UC Davis tennis club describes activities during COVID-19
As COVID-19 struck and social distancing became the norm, professional sports have taken major hits in both viewership and actual competition since March 2020. To make matters worse, people no longer had the freedom to safely and enthusiastically gather and play sports with social distancing in practice. As the UC Davis Tennis Club learned, it was no different in facing these struggles.
The UC Davis Tennis Club is home to players of various skill levels and occasionally visits other UC campuses for competitions. The club thinks of its members as family and, pre-COVID, apart from weekly practice sessions, they also spent time with each other often. Like many other UC Davis sport clubs, the tennis club was a channel for people to meet new friends and enjoy a mutually loved sport. COVID-19, however, forced the club to make some changes to its activities that its members less than enjoyed.
“The pandemic initially made club activities less fun because we were separated into groups of nine,” said Chandani Madan, the president of the UC Davis Tennis Club. “Though, later on club activities began to resume in a more normal manner.”
The groups of nine rule made club activities less appealing to its members, as stringent restrictions made participating in entertaining club activities seem tedious. A lot of the experience in clubs is the camaraderie, and removing that by lowering the number of people together among other things was an adjustment that took time.
“It was harder, and I was less willing to partake in club activities because we had to sign up to reserve a spot to play, since there were limited people allowed to play at a time,” said Sofi Liz, a member of the tennis club and a third-year animal science major. “Because of [COVID-19] we had to cancel practice and hit around. Normally during that time we would be able to meet new people to hit tennis outside of practice and to make friends.”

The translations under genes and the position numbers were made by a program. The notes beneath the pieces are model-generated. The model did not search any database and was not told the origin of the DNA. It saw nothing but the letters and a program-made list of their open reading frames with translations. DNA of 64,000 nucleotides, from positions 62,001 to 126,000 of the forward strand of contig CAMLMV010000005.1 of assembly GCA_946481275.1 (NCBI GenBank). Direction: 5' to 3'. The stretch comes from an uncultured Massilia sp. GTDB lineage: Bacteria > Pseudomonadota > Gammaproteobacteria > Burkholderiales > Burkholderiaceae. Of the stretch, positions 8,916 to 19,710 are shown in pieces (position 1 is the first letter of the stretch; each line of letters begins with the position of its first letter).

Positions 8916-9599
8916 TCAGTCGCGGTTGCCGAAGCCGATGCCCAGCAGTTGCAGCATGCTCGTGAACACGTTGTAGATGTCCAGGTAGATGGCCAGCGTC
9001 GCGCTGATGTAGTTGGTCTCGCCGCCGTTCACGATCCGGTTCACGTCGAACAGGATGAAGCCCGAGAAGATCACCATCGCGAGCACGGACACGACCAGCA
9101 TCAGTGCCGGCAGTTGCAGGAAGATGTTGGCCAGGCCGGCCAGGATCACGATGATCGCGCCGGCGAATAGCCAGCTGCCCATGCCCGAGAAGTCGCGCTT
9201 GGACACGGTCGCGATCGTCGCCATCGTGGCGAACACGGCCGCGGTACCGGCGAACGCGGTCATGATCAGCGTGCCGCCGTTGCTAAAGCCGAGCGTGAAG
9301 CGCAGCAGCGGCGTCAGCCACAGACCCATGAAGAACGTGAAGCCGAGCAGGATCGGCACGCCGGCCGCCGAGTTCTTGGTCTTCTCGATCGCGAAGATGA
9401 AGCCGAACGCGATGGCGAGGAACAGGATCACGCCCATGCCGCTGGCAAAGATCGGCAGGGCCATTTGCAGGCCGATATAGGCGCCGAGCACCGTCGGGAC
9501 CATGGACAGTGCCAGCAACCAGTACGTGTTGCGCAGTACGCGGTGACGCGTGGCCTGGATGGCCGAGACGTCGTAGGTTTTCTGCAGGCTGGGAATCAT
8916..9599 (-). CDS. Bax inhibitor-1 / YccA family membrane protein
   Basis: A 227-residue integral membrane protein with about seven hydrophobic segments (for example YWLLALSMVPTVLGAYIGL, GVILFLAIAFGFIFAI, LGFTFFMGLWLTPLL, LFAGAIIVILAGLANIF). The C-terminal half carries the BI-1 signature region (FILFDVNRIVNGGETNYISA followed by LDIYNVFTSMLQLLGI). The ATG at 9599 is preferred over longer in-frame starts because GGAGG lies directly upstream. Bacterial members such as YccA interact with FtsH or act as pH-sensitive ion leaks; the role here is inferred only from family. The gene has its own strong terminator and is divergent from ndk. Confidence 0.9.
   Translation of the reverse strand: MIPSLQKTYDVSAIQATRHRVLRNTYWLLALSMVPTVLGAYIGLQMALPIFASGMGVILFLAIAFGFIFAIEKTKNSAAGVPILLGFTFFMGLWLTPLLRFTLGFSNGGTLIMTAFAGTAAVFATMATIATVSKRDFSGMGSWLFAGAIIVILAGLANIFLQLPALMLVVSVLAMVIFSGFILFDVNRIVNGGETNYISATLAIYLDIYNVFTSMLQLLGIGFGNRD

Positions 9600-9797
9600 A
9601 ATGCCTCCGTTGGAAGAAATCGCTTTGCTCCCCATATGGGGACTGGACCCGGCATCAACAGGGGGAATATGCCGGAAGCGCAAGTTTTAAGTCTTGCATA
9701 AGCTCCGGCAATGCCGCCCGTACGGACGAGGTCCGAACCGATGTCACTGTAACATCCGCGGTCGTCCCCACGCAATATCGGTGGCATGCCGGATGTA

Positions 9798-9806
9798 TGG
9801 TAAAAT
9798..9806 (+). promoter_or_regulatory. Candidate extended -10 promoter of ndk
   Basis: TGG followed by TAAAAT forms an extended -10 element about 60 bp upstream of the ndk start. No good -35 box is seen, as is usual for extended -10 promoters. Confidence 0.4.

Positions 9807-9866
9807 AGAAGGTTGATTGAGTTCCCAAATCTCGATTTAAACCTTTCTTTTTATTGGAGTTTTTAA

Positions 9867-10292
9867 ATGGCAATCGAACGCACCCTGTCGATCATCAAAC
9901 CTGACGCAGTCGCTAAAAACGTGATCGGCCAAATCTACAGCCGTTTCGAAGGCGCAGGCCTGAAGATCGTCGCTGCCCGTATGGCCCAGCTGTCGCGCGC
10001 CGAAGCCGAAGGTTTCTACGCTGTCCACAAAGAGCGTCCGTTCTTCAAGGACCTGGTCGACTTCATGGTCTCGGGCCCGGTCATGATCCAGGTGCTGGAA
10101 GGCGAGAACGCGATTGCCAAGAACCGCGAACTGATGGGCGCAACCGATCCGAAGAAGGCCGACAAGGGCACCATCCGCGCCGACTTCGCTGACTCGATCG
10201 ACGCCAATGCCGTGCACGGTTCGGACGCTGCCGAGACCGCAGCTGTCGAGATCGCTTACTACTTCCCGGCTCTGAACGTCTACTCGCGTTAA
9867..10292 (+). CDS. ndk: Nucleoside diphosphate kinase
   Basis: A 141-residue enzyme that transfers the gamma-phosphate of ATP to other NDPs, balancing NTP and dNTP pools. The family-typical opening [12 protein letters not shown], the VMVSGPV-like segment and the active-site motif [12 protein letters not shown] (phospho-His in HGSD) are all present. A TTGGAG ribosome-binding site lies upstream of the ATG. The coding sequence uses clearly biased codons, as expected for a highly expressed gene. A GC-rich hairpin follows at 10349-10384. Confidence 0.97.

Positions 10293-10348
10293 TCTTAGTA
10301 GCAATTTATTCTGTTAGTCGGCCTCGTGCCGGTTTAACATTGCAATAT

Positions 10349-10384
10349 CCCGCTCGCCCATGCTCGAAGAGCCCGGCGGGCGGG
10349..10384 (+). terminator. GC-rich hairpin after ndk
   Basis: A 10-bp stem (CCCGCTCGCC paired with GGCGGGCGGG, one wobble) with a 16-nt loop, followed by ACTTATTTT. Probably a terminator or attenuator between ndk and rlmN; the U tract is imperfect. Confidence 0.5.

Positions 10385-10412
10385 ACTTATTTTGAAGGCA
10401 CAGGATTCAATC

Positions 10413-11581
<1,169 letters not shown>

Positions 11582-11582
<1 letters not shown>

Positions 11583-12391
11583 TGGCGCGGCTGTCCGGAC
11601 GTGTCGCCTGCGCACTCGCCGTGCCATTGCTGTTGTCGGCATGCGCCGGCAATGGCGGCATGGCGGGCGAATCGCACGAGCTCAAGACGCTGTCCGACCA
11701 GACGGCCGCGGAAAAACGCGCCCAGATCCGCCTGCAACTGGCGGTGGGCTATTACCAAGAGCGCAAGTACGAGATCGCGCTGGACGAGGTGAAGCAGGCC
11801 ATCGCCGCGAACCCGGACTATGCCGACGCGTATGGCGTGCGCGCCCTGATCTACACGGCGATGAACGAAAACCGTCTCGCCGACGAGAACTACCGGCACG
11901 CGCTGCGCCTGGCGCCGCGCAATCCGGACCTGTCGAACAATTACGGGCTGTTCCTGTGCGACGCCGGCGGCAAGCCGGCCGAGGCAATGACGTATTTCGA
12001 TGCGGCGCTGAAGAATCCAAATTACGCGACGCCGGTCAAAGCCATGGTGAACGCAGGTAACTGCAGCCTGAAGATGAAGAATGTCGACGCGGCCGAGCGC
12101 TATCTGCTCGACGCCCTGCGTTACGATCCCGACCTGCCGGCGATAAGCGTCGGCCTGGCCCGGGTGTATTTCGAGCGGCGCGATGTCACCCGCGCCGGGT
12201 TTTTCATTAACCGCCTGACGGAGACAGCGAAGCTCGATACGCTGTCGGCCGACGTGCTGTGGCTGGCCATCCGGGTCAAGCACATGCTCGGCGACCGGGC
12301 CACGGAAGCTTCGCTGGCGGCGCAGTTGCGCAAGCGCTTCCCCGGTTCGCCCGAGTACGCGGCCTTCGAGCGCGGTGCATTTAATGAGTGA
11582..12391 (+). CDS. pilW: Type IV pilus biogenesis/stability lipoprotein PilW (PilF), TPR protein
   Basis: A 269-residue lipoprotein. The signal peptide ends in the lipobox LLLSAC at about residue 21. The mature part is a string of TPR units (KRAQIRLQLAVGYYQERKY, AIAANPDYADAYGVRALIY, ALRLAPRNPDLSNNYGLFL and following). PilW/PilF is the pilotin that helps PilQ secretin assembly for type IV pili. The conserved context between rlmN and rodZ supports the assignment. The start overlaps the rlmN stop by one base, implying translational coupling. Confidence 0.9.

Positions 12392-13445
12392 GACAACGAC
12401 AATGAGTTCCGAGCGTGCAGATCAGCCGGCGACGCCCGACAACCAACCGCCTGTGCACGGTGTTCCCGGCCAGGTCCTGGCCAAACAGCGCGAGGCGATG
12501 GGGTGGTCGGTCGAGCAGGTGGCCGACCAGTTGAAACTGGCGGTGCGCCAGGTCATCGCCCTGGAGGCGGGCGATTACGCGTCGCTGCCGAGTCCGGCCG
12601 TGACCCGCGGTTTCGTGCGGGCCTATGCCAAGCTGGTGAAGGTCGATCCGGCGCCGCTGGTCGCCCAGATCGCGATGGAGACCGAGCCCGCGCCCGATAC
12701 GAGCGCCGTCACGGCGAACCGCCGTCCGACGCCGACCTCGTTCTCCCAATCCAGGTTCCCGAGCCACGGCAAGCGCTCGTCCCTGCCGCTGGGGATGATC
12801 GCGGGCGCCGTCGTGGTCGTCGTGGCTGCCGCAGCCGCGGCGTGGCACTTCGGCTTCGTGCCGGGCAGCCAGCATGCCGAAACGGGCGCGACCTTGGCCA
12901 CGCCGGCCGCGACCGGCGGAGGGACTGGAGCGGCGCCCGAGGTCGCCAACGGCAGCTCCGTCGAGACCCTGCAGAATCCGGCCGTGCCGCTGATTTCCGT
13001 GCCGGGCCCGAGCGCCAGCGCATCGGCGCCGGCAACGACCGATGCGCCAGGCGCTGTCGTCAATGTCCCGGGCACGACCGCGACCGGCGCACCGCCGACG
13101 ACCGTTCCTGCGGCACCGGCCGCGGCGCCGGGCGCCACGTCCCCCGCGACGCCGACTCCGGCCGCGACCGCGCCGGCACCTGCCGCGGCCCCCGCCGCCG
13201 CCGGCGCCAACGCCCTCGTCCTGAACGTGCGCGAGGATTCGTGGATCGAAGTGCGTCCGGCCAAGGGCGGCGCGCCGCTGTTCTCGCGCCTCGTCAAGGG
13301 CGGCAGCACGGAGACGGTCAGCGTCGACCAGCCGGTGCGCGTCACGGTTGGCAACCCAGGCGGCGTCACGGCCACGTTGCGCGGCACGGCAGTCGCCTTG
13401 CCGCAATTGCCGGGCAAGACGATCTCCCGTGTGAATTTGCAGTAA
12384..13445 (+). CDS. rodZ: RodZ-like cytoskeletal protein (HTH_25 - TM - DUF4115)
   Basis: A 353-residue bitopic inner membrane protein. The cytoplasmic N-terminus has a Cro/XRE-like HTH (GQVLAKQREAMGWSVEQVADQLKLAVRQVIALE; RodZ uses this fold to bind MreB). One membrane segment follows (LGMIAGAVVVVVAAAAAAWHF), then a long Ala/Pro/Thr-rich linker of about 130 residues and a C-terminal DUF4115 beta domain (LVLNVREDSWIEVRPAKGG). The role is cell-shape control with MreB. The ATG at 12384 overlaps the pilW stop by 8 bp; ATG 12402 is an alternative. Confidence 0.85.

Besides the groups of nine rule, members were also required to keep their masks on at all times, even during practice. Over time, these masks got a bit annoying and when it was sunny during the day, it made these practices even harder.
“The pandemic inhibited more competitive activities because masks would become stuffy in the heat,” Madan said. “The competitive players played on Sunday mornings making this less of an issue as it was cooler.”
The discomfort of wearing masks didn’t just end with tennis practice, however. Members expressed their concerns about how club activities were less effective for bonding and obtaining social energy from friends. Meeting together and bonding with the club were crucial experiences that make these clubs entertaining.
“It is now much harder to bond with club members because it is a lot harder to hangout with people after club practices—since we don’t want to hangout with people from different households,” said Yasser Abdul Bagi, the upcoming president of the club for the next school year. “Even during practice, it’s harder to bond with people because everyone is wearing masks, so you don’t really see anyone’s facial expressions.”
“Having to play with masks on makes it harder to breathe and run around the court,” Liz said.
The future looks much brighter however, as recent trends make the next school year filled with a lot of potential for the club. With more and more people getting vaccinated by the day, the UC Davis Tennis club looks forward to continuing their club activities as is.
“Future club activities will likely remain as they are right now. We don’t practice in the summer, so heat won’t be as big of an issue when wearing masks. I hope pandemic conditions get better and the mask requirement gets removed,” Madan said. “Social distancing violations never happened, but should a member test positive, the tennis club will follow any guidance provided by sports club and student health. We will cooperate with both to the fullest extent to help in contact tracing.”
COVID-19 certainly placed a lot of obstacles between the club members and their activities. Normalcy was lost this year but its members are now optimistic as things are looking up and they hope to have overcome the hardest times of the pandemic.
“During the fall when sports clubs were relegated to Zoom, I lost all motivation to be in the tennis club. I had always loved being with my friends in the club, but Zoom made it way different, and not in a fun way,” Bagi said. “Once we got back in person during Winter Quarter, I regained my motivation for the club.”
Written by: Justin Yu-Hsun Chu — firstname.lastname@example.org